Creative course expands
By Carey Weinberg
Students with a mind for literary endeavours will have double the opportunity to perfect their craft with the addition of a second English creative writing section next year.
Professor Stan Dragland, current instructor of the course, said he sees this as a good sign. "It shows the gut need for something creative. This shows something can be done in response to a demand."
Dragland said there were approximately 80 applicants for the course this year, 10 of which were accepted. Next year, Western English professor Lawrence Garber will lead two classes of 12 students each.
Garber said applicants to the course, who must submit samples of their work for consideration, will be selected not only on the basis of the quality of their work but also the angle of vision the student has. "What makes the class work is the dynamic. The way people interact is the most important thing."
The classes consist of a gender balance as well as a balance of poetry and prose. Garber said he is looking for both collusion and harmony for the composition of the class.
Charles Glasspool, a student presently enrolled in the course, said he enjoys the intimacy of the smaller class. "I feel that my writing has improved immensely with this class and its given me the confidence to pursue creative writing at a masters level," he said.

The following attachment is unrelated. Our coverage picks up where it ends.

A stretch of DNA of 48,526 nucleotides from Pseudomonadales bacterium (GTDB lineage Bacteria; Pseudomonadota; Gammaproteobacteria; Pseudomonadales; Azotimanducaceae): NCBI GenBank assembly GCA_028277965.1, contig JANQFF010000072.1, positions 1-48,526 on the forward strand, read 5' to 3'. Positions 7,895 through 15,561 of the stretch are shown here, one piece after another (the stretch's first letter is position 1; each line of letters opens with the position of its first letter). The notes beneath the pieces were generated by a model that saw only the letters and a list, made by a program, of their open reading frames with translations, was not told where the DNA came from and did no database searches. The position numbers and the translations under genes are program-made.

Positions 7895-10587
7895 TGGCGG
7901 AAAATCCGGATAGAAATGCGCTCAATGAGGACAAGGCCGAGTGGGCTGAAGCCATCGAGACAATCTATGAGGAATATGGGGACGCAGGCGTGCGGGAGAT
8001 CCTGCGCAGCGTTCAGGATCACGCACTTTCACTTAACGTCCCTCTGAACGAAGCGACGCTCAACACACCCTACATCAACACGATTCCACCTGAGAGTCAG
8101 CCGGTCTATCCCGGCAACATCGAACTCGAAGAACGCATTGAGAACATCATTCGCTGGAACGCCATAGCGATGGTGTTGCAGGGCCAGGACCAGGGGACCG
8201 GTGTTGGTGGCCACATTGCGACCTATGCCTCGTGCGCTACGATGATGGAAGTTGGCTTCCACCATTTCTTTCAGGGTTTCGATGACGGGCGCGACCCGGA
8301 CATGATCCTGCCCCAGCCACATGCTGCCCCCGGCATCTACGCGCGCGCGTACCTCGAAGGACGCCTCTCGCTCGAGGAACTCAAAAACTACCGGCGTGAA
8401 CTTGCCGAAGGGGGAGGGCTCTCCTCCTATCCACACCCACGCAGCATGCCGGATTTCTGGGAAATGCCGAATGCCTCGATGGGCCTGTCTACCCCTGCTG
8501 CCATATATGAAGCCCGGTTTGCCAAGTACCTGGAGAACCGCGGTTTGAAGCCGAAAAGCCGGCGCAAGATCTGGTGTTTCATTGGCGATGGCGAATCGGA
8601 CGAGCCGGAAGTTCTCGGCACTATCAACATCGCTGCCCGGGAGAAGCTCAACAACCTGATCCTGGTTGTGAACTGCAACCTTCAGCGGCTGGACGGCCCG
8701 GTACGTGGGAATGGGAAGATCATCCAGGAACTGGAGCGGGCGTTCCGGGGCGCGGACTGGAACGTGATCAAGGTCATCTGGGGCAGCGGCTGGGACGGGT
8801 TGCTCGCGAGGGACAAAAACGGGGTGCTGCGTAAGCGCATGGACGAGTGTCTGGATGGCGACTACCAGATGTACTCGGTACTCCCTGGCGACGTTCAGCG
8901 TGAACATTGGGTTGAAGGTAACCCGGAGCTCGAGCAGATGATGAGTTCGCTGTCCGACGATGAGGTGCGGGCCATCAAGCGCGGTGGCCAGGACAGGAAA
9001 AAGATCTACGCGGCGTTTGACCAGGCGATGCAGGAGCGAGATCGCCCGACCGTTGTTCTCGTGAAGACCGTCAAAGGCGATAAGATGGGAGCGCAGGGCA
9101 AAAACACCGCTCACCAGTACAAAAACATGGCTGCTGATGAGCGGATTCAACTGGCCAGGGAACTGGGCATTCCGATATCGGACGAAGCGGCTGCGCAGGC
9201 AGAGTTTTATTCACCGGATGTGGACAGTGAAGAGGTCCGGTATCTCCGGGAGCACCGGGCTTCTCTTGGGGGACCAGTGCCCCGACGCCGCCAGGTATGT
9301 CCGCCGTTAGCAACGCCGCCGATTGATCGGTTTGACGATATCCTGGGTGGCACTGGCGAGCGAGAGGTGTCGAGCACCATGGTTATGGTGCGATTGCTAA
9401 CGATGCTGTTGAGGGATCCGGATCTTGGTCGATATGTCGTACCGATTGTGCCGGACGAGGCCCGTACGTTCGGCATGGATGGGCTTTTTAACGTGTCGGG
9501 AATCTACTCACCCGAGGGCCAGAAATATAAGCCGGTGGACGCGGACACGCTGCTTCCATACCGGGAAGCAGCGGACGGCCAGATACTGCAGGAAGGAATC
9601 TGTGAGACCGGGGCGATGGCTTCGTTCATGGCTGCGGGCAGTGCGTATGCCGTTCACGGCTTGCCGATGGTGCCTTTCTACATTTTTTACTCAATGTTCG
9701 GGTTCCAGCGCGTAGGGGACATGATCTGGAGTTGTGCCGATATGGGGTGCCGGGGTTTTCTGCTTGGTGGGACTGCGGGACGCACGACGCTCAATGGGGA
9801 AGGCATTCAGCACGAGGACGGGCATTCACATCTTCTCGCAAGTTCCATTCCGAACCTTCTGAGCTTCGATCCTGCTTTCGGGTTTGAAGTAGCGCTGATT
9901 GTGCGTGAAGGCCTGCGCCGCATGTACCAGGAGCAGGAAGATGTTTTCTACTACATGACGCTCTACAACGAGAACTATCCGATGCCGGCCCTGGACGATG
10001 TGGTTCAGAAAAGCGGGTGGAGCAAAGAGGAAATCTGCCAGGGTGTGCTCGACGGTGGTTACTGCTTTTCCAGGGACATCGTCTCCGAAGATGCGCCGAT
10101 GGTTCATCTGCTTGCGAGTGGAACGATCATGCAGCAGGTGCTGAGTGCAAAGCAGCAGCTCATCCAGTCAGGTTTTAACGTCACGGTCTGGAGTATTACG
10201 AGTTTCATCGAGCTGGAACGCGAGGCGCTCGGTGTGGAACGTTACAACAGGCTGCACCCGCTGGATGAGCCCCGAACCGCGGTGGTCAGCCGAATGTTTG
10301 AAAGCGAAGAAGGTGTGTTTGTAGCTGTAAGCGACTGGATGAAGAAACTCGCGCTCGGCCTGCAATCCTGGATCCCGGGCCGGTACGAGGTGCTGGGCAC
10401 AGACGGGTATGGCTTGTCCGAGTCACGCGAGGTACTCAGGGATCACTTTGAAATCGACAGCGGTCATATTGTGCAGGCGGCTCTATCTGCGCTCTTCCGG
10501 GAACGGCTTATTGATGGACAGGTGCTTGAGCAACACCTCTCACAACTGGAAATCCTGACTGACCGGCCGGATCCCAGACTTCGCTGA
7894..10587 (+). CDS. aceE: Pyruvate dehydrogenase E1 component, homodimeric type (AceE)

Glasspool added his academic writing has been bolstered by the intensive concentration on editing and writing provided in the course.
Both Garber and Dragland said creative writing holds a special place in the English department. "[The class gives students a chance to] live the life of a writer for a year, to develop talents already in place and to give the student the rhythm of the life of a writer," Garber said.
Garber himself is a voice of experience when it comes to writing. He is the author of books such as Tales From the Quarter, Circuit: a collection of short stories and Sirens and Graces. Dragland is also a published author with Pecker Tracks: a chronicle and Journeys Through Bookland and Other Passages to his credit.